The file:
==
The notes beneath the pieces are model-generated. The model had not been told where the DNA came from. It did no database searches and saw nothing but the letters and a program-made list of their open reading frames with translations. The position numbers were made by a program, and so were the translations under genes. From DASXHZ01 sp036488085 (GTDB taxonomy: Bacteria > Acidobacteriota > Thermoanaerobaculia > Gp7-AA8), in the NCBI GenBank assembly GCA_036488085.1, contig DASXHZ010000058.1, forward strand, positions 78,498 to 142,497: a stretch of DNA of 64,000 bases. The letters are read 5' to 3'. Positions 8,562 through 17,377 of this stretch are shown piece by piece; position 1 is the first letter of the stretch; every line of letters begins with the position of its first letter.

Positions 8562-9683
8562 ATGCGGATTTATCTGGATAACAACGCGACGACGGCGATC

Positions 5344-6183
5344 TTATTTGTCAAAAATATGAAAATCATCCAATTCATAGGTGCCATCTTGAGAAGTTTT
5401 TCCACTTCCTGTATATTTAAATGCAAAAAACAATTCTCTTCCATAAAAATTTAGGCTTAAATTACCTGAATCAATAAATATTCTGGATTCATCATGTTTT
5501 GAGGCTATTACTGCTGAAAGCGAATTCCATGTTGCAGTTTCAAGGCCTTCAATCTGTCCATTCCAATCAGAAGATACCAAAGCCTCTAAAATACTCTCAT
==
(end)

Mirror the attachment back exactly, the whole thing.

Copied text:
The notes beneath the pieces are model-generated. The model had not been told where the DNA came from. It did no database searches and saw nothing but the letters and a program-made list of their open reading frames with translations. The position numbers were made by a program, and so were the translations under genes. From DASXHZ01 sp036488085 (GTDB taxonomy: Bacteria > Acidobacteriota > Thermoanaerobaculia > Gp7-AA8), in the NCBI GenBank assembly GCA_036488085.1, contig DASXHZ010000058.1, forward strand, positions 78,498 to 142,497: a stretch of DNA of 64,000 bases. The letters are read 5' to 3'. Positions 8,562 through 17,377 of this stretch are shown piece by piece; position 1 is the first letter of the stretch; every line of letters begins with the position of its first letter.

Positions 8562-9683
8562 ATGCGGATTTATCTGGATAACAACGCGACGACGGCGATC

Positions 5344-6183
5344 TTATTTGTCAAAAATATGAAAATCATCCAATTCATAGGTGCCATCTTGAGAAGTTTT
5401 TCCACTTCCTGTATATTTAAATGCAAAAAACAATTCTCTTCCATAAAAATTTAGGCTTAAATTACCTGAATCAATAAATATTCTGGATTCATCATGTTTT
5501 GAGGCTATTACTGCTGAAAGCGAATTCCATGTTGCAGTTTCAAGGCCTTCAATCTGTCCATTCCAATCAGAAGATACCAAAGCCTCTAAAATACTCTCAT